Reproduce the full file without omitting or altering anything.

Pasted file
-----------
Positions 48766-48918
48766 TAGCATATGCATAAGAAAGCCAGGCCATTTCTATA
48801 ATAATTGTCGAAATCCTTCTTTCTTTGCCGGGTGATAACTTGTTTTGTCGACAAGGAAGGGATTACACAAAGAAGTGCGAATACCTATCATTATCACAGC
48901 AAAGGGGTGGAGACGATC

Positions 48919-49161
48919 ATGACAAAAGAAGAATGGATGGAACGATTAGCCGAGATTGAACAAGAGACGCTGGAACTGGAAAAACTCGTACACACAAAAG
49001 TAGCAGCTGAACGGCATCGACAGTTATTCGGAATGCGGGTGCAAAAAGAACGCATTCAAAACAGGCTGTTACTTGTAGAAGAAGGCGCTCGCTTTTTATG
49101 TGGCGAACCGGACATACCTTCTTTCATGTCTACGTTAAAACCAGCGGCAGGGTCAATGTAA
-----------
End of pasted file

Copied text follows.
Positions 48766-48918
48766 TAGCATATGCATAAGAAAGCCAGGCCATTTCTATA
48801 ATAATTGTCGAAATCCTTCTTTCTTTGCCGGGTGATAACTTGTTTTGTCGACAAGGAAGGGATTACACAAAGAAGTGCGAATACCTATCATTATCACAGC
48901 AAAGGGGTGGAGACGATC

Positions 48919-49161
48919 ATGACAAAAGAAGAATGGATGGAACGATTAGCCGAGATTGAACAAGAGACGCTGGAACTGGAAAAACTCGTACACACAAAAG
49001 TAGCAGCTGAACGGCATCGACAGTTATTCGGAATGCGGGTGCAAAAAGAACGCATTCAAAACAGGCTGTTACTTGTAGAAGAAGGCGCTCGCTTTTTATG
49101 TGGCGAACCGGACATACCTTCTTTCATGTCTACGTTAAAACCAGCGGCAGGGTCAATGTAA